5 Enterprise_PageCache Pro Tips

Published: August 19, 2016

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I recently gave a talk on monitoring and improving your full page cache hit rate with Enterprise_PageCache at NomadMage. The talk dives deep into the internal’s of Enterprise_PageCache, investigating how requests are saved to and loaded from cache. In this post, I wanted to highlight 5 key aspects of FPC that are revealed in the talk.

NOTE The talk covers a lot more than just these 5 items. Slide can be found here.

1. FPC Doesn’t Expire

When Enterprise_PageCache saves a request response it will never expire. There is a lot of misinformation about this. Requests are saved to cache by Enterprise_PageCache_Model_Processor::processRequestResponse(). In the following line of code…

$cacheInstance->save($content, $cacheId, $this->getRequestTags());

This will call the Mage_Core_Model_Cache::save(), which looks like this…

public function save($data, $id, $tags = array(), $lifeTime = null)
{
    if ($this->_disallowSave) {
        return true;
    }

    /**
     * Add global magento cache tag to all cached data exclude config cache
     */
    if (!in_array(Mage_Core_Model_Config::CACHE_TAG, $tags)) {
        $tags[] = Mage_Core_Model_App::CACHE_TAG;
    }
    return $this->getFrontend()->save((string)$data, $this->_id($id), $this->_tags($tags), $lifeTime);
}

Enterprise_PageCache_Model_Processor doesn’t pass a $lifeTime, so $lifeTime defaults to null, which propagates to the backend and leads to the response being saved with no expiry. For example, take a look at Zend_Cache_Backend_Apc::save()

public function save($data, $id, $tags = array(), $specificLifetime = false)
{
    $lifetime = $this->getLifetime($specificLifetime);
    $result = apc_store($id, array($data, time(), $lifetime), $lifetime);
    return $result;
}

$specificLifetime was passed as null by Mage_Core_Model_Cache::save(), it does not default to false. Therefore Zend_Cache_Backend::getLifetime() which can be seen below does not return the lifetime directive value.

public function getLifetime($specificLifetime)
    {
        if ($specificLifetime === false) {
            return $this->_directives['lifetime'];
        }
        return $specificLifetime;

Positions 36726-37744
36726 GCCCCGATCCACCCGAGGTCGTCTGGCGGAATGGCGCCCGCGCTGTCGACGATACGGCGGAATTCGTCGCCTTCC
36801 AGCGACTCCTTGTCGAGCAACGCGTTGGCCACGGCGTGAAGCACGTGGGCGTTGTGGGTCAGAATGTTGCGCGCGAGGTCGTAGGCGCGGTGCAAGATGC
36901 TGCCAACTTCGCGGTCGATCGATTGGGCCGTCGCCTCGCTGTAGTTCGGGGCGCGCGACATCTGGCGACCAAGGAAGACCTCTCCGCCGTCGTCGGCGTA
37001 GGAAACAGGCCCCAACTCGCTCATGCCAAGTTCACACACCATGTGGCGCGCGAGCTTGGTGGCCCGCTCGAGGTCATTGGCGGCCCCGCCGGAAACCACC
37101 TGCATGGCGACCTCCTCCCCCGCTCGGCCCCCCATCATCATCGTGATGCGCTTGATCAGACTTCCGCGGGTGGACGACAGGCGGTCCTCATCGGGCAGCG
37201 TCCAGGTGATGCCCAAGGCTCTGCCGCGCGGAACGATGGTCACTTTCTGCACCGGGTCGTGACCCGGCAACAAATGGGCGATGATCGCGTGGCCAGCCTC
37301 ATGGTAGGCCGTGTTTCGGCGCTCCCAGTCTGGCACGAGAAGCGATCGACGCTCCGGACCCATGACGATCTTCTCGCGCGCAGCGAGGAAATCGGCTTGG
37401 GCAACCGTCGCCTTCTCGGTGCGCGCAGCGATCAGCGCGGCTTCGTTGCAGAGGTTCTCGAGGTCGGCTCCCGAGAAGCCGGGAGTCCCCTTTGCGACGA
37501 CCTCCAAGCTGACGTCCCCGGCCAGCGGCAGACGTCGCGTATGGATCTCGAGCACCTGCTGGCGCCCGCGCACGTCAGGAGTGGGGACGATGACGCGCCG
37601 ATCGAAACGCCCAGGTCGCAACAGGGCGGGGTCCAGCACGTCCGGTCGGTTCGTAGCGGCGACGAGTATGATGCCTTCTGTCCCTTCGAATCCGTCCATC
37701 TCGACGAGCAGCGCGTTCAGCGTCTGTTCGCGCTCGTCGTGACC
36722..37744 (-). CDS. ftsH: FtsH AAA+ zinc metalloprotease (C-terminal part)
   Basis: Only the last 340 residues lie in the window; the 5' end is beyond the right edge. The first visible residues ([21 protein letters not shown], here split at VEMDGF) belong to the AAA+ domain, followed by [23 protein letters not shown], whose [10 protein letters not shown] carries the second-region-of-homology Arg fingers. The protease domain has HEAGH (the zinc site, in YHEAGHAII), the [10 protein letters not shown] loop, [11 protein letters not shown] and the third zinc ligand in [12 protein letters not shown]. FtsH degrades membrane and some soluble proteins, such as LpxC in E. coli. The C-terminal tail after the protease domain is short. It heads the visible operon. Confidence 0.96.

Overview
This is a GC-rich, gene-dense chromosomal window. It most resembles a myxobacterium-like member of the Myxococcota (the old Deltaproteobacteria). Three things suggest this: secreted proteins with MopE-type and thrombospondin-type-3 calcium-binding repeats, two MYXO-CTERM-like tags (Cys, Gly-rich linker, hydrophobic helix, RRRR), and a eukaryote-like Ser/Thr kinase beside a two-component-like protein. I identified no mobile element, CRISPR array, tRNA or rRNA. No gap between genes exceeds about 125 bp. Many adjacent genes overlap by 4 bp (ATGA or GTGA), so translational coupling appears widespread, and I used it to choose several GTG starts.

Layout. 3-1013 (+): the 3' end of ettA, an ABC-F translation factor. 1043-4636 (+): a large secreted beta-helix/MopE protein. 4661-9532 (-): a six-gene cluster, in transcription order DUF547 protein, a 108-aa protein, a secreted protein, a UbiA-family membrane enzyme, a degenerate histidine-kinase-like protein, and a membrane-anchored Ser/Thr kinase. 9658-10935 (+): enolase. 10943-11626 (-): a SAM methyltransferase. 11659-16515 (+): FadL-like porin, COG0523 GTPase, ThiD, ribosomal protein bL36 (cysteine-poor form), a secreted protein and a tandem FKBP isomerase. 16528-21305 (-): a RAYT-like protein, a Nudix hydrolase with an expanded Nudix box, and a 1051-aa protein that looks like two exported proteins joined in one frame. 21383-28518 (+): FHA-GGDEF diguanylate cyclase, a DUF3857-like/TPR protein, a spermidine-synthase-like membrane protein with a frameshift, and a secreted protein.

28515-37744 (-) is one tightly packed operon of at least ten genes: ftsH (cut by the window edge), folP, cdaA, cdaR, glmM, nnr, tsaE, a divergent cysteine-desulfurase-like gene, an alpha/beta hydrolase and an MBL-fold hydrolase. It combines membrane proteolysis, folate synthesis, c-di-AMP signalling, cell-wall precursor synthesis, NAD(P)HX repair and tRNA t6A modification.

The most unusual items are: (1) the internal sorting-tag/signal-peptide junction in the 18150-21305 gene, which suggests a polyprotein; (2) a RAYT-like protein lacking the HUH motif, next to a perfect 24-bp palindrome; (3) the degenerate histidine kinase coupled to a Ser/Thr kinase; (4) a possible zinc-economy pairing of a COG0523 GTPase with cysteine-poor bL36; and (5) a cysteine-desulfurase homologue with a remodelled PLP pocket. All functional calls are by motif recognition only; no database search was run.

}

2. The Entire Cache Is Invalidated Once It Get’s Bigger Than The Maximum Cache Size

Re-focusing out attention on Enterprise_PageCache_Model_Processor::processRequestResponse() you will find the following code…

$contentSize = strlen($content);
$currentStorageSize = (int) $cacheInstance->load(self::CACHE_SIZE_KEY);

$maxSizeInBytes = Mage::getStoreConfig(self::XML_PATH_CACHE_MAX_SIZE) * 1024 * 1024;

if ($currentStorageSize >= $maxSizeInBytes) {
    Mage::app()->getCacheInstance()->invalidateType('full_page');
    return $this;
}

$cacheInstance->save($content, $cacheId, $this->getRequestTags());

$cacheInstance->save(
    $currentStorageSize + $contentSize,
    self::CACHE_SIZE_KEY,
    $this->getRequestTags()
);

As you can see, if the current size of the storage (maintained in FPC_CACHE_SIZE_CAHCE_KEY) is larger than the maximum size as set in system/page_cache/max_cache_size the response is not saved and the entire full page cache is invalidated. Otherwise the content is saved and FPC_CACHE_SIZE_CAHCE_KEY is updated.

As far as I can tell, the cache being invalid doesn’t do anything other than show a notification in the admin area, but as shown above new writes to cache will be no longer be possible.

3. No Cache Containers Are Harmful

When hole punching FPC it’s tempting to just add a container that is fully uncached. Doing so does not require any thought about the circumstances under which a given element can be re-used. There are a few guides that you’ll land on through Google searches that outline approach. This is bad.

I draw you’re attention to Enterprise_PageCache_Model_Processor::processContent(), the method which tries to fill in the placeholders from the cached HTML document.

$containers = $this->_processContainers($content);
$isProcessed = empty($containers);

if ($isProcessed) {
    return $content;
} else {
    Mage::register('cached_page_content', $content);
    Mage::register('cached_page_containers', $containers);
    Mage::app()->getRequest()